[dropcap]W[/dropcap]hat an exquisite sight. This curious snow leopard cub and its (out of frame) mother and sibling were photographed using a 24-70 mm. wide-angle lens by roving conservation photographer Shivaraman Subramaniam on 30 January 2016, while returning from the Siachen base camp. By comparison, it took decades of trekking the high-altitude havens of the Himalaya for Dr George Schaller to see his first snow leopard.
Alluring as the image is, the sighting is not a cause for celebration. Clearly Pantherauncia must somehow deal not only with hunters but killer traffic, too, as Bhutan, China, India and Nepal unleash a road-building frenzy of uncontainable magnitude.
At the Sanctuary Asia office in Bombay in 1986, I sat with the inspirational Dr Helen Freeman, Founder of the Snow Leopard Trust, speaking with anguish of how the illegal wildlife trade was successfully triggering retaliatory killing by Ladakhi herders because snow leopards could pick off an entire flock of penned domestic sheep in a night.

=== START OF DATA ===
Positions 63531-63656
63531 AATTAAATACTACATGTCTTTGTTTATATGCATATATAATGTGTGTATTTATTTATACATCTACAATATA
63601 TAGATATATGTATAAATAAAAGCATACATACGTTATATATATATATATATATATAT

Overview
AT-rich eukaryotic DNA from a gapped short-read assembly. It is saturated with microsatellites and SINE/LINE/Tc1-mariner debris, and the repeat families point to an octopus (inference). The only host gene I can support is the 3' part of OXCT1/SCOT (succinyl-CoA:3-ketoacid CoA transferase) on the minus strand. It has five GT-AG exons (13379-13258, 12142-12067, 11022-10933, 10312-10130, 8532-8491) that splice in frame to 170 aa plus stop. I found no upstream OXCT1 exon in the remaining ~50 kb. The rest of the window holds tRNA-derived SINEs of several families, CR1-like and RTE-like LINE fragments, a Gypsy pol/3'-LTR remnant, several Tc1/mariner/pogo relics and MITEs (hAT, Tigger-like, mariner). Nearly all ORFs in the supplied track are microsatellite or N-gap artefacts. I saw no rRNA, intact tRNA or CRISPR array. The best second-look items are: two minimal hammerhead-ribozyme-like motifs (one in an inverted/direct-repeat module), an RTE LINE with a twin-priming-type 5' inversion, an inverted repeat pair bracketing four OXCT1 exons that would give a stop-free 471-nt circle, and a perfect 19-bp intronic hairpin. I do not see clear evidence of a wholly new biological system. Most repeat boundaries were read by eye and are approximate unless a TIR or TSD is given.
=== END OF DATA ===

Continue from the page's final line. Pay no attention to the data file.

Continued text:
Helen and I were two among many speakers at the fifth International Snow Leopard Symposium in Srinagar, Jammu and Kashmir, the same year; no one imagined that the high-altitude isolation we all quoted as vital to the survival of snow leopard, ibex, blue sheep, marmots and hare, might vanish like a wisp.
The snow leopard is a barometer for climate change in the Himalaya, and even way back then, though we spoke of impacts such as glacial melt and an upward-creeping tree-line, we did not factor in the possibility that together with rising human and livestock populations, habitat fragmentation and run-away road building could erode around a third of the snow leopard’s Himalayan habitat.
Apart from the countries listed above, help is being sought from mountain-dwelling communities to create 20 or more large snow leopard havens across such nations as Afghanistan, Mongolia, Pakistan, Russia, Kyrgyzstan, Kazakhstan, Tajikistan and Uzbekistan.
The strike strategy, being successfully demonstrated by the Snow Leopard Conservancy in India, is to create culturally sensitive and ecologically responsible livelihoods where locals become the prime beneficiaries of both conservation measures and moderated tourism.
The moot question now is whether we will choose to take the road leading towards such sensible ambitions, or whether the money-men will herd us collectively towards their pie-in-the-sky Roads to Nowhere.
This article was first published in Sanctuary Asia Vol. XXXVI No. 10, October 2016